Ilustrado Mirrors the Rich Filipino Heritage

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Ilustrado’s renaissance artwork ceiling design.

The Ilustrados (Spanish for “erudite,” “learned,” or “enlightened ones”) constituted the Filipino educated class during the Spanish colonial period in the late 19th century.

They were the middle class who were educated in Spanish and exposed to Spanish liberal and European nationalist ideals. The Ilustrado class was composed of native-born intellectuals and cut across ethnolinguistic and racial lines—Indios, Insulares, and mestizos, among others—and sought reform through “a more equitable arrangement of both political and economic power” under Spanish tutelage.

Inside Intramuros, Manila, along the cobbled street of General Luna (formerly known as Calle Real del Palacio), the famous restaurant Ilustrado is spearheaded by owners Boni and Rose Pimentel, maintains a glorious tradition of culinary excellence. The menu is consistently under review by a select panel of Ilustrado aficionados or patrons of long standing, together with the award-winning chefs.

General Luna (formerly know as Calle Real del Palacio)

As I was entering the shaded courtyard, I couldn’t stop gasping for the words to express my excitement now that I have set my foot on the cobbled ground where Ilustrado is visibly approaching my sight. I can feel the colonial era that was imbibing the ambiance of the place. As I walking my way to Ilustrado, I even saw a couple of guards in Katipunero outfits. This scene is taking me back to the era that played an important part of our history.

Intramuros famous cobbled ground.

Inside Ilustrado, galleries of pictures and portraits hanged by the wall and a solo framed portrait of gen. Antonio Luna is visible and evident as you walk along the aisle of the second floor of the restaurant. I was there to attend a press conference by Globe Telecom and Department of Tourism s they inked a partnership called Pinoy Homecoming.

Framed portrait of General Antonio Luna.

I have read several blogs about Ilustrado and majority of them appreciated the culinary dishes that truly represented the Filipino-Spanish heritage that is well-represented and accompanied by the great ambient of the place.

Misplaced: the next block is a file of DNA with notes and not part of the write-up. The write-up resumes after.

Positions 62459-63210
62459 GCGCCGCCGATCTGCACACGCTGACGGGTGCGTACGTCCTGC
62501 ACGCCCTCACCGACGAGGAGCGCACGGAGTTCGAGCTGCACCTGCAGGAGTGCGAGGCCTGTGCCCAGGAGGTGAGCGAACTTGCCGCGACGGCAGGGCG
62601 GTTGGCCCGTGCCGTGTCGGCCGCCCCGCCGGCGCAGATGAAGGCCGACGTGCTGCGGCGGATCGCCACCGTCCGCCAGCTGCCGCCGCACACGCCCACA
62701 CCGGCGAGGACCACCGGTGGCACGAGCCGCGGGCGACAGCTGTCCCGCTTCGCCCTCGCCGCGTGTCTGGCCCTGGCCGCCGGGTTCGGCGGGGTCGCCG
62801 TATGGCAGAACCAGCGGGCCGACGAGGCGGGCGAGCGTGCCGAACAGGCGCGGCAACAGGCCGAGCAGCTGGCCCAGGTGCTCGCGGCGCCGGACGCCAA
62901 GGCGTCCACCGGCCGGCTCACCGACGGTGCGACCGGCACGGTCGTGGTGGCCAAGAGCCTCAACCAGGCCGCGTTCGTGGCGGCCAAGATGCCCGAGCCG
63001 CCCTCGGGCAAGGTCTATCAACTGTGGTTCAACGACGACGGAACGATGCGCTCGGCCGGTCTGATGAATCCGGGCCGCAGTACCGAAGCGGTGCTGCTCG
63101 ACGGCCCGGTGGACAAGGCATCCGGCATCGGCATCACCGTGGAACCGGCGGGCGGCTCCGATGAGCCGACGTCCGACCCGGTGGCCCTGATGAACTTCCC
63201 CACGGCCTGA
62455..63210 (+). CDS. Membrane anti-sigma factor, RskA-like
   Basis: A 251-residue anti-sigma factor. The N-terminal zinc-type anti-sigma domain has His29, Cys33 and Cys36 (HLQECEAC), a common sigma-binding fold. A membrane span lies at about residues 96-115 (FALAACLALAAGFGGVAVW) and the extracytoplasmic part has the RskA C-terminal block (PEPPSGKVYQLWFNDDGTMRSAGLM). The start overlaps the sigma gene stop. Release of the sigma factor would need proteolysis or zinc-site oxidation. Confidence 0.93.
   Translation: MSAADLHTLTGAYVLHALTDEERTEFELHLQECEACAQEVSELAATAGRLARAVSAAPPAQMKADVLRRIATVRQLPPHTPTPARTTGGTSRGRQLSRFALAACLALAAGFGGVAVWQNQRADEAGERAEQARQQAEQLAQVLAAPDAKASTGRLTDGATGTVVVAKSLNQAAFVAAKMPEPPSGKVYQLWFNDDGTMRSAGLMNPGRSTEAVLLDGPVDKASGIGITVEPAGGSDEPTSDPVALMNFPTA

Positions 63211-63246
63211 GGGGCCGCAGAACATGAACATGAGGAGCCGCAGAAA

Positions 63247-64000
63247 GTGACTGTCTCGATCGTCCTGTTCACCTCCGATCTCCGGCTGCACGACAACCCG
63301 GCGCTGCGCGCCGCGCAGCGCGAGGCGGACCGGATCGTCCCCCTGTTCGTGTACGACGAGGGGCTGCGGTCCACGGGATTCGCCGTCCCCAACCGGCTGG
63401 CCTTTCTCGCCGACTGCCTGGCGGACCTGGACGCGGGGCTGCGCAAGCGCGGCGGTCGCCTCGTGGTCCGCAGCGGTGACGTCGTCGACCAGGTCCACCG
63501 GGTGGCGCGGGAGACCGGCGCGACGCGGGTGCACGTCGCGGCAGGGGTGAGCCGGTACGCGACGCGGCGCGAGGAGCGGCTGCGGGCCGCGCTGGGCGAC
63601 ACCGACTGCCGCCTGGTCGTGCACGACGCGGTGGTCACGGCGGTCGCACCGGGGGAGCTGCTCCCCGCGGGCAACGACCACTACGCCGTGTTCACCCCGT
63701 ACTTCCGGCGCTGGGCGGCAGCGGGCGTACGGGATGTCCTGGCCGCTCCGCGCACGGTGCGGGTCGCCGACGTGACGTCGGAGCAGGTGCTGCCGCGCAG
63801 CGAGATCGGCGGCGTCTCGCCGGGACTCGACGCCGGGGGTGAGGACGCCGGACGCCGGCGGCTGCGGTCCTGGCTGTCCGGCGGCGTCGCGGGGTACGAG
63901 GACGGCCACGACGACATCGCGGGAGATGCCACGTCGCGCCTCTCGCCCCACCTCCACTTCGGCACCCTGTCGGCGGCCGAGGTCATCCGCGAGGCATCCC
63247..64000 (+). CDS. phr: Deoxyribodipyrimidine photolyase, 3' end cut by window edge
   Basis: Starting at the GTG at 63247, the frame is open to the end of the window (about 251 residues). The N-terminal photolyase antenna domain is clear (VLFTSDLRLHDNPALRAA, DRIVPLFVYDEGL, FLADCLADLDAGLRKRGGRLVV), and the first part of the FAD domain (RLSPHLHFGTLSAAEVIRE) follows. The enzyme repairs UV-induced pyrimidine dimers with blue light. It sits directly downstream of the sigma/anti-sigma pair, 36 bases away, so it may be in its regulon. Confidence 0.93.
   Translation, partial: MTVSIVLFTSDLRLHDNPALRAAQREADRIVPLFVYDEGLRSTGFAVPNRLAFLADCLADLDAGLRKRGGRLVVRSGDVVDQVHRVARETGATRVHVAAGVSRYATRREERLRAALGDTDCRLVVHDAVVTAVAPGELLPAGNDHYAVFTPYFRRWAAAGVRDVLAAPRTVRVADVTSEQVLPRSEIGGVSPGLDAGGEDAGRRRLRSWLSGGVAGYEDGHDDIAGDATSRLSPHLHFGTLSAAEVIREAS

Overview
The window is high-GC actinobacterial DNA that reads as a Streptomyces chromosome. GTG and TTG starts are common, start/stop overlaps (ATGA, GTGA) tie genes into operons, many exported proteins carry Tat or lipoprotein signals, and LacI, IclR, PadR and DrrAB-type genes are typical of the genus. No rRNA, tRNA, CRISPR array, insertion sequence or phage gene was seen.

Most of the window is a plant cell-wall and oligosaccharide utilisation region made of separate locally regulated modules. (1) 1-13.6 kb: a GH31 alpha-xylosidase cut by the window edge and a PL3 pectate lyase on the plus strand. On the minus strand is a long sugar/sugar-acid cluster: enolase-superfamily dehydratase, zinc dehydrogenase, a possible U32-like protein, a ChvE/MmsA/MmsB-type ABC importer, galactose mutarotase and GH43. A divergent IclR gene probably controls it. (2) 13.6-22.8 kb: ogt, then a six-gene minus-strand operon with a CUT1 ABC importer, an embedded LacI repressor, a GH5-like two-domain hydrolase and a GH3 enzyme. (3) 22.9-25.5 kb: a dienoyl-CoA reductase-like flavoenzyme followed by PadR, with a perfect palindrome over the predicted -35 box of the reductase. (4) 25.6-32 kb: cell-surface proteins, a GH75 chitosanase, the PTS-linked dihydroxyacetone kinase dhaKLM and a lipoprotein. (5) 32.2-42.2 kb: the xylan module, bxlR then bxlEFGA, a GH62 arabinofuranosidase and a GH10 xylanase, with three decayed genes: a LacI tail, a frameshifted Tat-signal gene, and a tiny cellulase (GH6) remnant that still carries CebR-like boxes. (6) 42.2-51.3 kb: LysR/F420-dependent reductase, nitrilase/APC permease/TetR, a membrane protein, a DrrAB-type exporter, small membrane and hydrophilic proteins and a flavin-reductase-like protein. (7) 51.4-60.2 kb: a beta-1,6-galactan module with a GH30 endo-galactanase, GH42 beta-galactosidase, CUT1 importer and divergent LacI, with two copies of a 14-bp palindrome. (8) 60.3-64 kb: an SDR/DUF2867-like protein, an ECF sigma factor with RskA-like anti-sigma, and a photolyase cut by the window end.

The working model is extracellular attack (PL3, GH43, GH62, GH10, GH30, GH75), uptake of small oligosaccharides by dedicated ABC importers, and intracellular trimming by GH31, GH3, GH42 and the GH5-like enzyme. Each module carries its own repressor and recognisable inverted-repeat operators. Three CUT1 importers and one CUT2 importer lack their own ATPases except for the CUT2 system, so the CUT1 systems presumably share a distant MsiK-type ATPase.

Two years ago, a new acquaintance told me that she was here and the place never changed as far as she could remember. The old Spanish style interior seems to have been remained to stay like that, though on her mind, the interiors need to have some minor renovations to improve its look without touching the feel and the authenticity of the historical era.

I was excited to try the taste of the Ilustrado menu but somehow the meal course that was prepared for us during that presscon was not the most talked about exotic, cosmopolitan and neo-classic flavors of international and Filipino cuisine. Anyway, we still get to try the Chicken Relleno (Stuffed Chicken) and Binusog Na Pusit (Stuffed Squid), which tasted good and going to that exemplary taste that I have been expecting as it is part of the Ilustrado menu.

Plate of rice, vegetables, Fish Fillet, Chicken Relleno, and Binusog Na Pusit.

The chicken has has that sweet taste complimenting the raisins and fillings stuffed on it. I have to give it a 4 stars to the Chicken Relleno. Meanwhile, the Binusog Na Pusit seems to have inconsistencies when it was cooked because there are part of it that is hard to chew and there are part that is easy to get a bite on. nevertheless, the stuffing’s were delicious and the over-all taste of the stuffed squid is just as good as the chicken. I’m giving it a 3 stars.

For desserts, I tried the Leche Flan and I thought I had a “bitin” feeling because I just grabbed two mini-slices of it. But then again, if your doctor would remind you of too much sweet, that would be bad. Good thing, I don’t need to be reminded. I can take as many sweets as much as I want. But being inside a press conference makes you feel that you need to do the covering job first, rather than enjoying yourselves with the food around. Yeah. It was “bitin”. I liked the texture of the Leche Flan, not too smooth. it has that soft bread feel when you bite the outer layer of the flan, and by the way, Leche Flan is a Filipino recipe much similar to Latin American’s milk flan or Crème brûlée from France. In the Philippines, its international name would be Filipino Custard.

Ilustrado’s Leche Flan.

Going back to the taste. I think Ilustrado’s version has little much of the egg yolk and with the right amount of milk, which is good , because that amount of ingredient will make you want to go back wanting for more. No “umay” feeling or like you never want to go back again because the taste too milky, or too sweet for that matter. I’ll give Ilustrado’s Leche Flan, 5 stars.

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Unfortunately, I could not give you details on how much is the price of each mentioned above because these were part of the buffet meal served to us during the partnership event. You can just visit Ilustrado’s website here for more details and reservations.

Food: Recommended!
Price: From Affordable to Classically Expensive
Venue: Recommended!


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